The Applicability of Using a Protease Extracted from Cashew Fruits (Anacardium occidentale), as Possible Meat Tenderizer: An Experimental Design Approach.

Norazmi, M., Shahrain, M., Normaya, E., Nor, M., Iqbal, A., & Halim, K.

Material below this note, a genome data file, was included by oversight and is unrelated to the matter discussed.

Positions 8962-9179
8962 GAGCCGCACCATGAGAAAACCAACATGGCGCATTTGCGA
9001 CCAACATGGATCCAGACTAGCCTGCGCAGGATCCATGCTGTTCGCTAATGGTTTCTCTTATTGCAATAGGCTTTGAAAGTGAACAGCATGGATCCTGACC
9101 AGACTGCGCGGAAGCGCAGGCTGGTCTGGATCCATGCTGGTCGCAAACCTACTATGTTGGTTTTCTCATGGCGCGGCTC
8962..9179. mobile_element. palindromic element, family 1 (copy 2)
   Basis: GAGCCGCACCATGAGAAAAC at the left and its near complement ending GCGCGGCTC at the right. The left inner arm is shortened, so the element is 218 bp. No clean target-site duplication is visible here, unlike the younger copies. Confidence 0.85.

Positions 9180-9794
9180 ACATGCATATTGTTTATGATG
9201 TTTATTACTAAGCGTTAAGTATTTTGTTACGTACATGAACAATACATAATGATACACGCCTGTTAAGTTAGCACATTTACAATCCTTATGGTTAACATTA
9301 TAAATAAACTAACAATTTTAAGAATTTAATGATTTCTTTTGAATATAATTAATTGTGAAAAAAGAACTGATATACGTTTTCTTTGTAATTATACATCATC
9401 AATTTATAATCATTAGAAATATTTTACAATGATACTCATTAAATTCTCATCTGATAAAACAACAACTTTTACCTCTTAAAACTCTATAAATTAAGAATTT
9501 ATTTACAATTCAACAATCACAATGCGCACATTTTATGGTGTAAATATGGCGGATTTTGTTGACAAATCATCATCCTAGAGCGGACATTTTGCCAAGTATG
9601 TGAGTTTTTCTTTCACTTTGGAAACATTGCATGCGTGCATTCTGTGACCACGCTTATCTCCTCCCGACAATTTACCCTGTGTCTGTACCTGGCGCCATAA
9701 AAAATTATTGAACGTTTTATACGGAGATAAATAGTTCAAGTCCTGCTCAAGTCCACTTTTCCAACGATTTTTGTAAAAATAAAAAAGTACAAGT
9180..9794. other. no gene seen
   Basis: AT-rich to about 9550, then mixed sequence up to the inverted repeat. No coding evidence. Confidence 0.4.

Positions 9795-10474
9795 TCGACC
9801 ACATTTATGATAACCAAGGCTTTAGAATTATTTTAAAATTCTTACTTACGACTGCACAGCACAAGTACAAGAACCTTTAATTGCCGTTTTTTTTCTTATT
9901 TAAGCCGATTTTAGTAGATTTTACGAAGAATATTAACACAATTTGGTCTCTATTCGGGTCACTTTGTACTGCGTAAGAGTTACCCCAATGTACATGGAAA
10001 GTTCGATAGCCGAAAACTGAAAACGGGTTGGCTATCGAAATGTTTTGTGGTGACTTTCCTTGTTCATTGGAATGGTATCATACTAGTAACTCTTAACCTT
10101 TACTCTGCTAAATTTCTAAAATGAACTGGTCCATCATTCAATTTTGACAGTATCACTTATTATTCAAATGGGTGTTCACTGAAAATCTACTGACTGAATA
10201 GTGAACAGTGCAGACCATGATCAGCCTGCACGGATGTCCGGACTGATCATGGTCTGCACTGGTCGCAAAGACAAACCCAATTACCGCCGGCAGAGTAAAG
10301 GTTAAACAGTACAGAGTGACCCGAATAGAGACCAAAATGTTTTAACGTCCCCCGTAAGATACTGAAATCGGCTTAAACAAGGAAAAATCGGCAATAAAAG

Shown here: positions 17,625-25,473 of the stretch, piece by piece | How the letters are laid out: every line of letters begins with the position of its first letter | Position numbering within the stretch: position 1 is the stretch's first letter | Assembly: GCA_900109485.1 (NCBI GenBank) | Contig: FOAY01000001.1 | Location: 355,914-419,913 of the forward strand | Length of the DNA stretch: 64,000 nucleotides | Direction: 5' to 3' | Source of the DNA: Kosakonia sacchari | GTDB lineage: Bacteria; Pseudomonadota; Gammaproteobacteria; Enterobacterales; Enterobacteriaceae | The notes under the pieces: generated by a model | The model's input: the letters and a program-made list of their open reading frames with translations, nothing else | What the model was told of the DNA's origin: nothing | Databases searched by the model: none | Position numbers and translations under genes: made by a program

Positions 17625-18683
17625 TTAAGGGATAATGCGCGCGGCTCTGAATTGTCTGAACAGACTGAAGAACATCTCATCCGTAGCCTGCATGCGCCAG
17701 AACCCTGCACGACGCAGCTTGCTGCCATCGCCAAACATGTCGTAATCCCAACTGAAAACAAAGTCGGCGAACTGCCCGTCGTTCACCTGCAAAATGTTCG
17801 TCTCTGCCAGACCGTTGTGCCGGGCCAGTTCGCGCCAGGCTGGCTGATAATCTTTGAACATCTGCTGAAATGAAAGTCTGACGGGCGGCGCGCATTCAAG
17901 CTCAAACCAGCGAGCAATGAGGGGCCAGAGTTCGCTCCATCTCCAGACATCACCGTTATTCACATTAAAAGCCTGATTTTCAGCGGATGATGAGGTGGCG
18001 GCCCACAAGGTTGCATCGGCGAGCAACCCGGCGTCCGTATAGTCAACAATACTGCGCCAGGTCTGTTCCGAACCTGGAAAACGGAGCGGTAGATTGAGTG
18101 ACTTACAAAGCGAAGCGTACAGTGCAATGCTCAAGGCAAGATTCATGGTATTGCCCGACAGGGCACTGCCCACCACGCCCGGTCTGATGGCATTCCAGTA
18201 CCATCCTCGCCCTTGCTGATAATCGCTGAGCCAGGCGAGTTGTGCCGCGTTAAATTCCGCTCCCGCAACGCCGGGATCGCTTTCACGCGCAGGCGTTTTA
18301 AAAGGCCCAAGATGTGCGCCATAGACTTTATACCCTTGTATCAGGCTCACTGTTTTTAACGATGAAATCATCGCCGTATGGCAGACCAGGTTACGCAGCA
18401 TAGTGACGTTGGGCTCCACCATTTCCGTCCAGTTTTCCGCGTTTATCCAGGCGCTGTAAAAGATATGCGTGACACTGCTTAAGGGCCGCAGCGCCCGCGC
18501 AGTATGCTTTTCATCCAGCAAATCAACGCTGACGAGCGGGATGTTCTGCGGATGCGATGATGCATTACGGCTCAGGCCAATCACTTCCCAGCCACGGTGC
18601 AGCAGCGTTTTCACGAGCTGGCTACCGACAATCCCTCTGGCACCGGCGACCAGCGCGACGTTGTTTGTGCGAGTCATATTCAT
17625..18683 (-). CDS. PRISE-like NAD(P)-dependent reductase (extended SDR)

Meat tenderness is one of the most important organoleptic properties in determining consumer acceptance in meat product marketability. Therefore, an effective meat tenderization method is sought after by exploring plant-derived proteolytic enzymes as meat tenderizer. In this study, a novel protease from Cashew was identified as a new alternative halal meat tenderizer. The extraction of cashew protease was optimized using response surface methodology (R2 = 0.9803) by varying pH, CaCl2 concentration, mixing time, and mass. pH 6.34, 7.92 mM CaCl2 concentration, 5.51 min mixing time, and 19.24 g sample mass were the optimal extraction conditions. There was no significant difference (n = 3; p < 0.05) between the calculated (6.302 units/mL) and experimental (6.493 ± 0.229 units/mL) protease activity. The ascending order of the effects was pH < mixing time < CaCl2 < sample mass. In meat tenderizing application, the meat samples treated with 9% (v/w) crude protease extract obtained the lowest shear force (1.38 ± 0.25 N) to cause deformation on the meat. An electrophoretic analysis showed that protein bands above ~49.8 kDa were completely degraded into protein bands below ~22.4 kDa. SEM shows the disruption of the muscle fibres after being treated by the Cashew protease. The results of this study shows the Cashew (Anacardium occidentale) crude extract can be used as an alternative of the animal and microbial protease as meat tenderizer and subsequently overcome the shortcoming of the halal industrial protease.